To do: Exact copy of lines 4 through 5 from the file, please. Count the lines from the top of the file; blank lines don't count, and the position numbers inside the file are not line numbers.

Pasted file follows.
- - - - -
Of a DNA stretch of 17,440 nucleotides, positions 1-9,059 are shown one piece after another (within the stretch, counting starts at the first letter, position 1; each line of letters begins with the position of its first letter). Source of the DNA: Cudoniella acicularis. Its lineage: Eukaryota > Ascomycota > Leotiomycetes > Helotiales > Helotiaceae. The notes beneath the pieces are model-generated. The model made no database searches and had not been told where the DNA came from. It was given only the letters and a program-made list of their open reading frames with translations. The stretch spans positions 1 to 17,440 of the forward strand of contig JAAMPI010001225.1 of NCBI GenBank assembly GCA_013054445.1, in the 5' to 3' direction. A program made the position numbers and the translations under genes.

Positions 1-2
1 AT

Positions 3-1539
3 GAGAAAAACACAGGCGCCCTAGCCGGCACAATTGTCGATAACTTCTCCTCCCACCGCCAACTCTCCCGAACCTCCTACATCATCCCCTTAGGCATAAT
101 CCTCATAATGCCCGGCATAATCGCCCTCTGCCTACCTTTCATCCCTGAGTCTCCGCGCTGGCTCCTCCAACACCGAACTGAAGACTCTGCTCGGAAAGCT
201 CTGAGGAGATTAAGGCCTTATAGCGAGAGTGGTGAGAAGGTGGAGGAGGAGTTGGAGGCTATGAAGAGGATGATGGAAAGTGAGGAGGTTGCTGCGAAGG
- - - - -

Positions 3-1539
3 GAGAAAAACACAGGCGCCCTAGCCGGCACAATTGTCGATAACTTCTCCTCCCACCGCCAACTCTCCCGAACCTCCTACATCATCCCCTTAGGCATAAT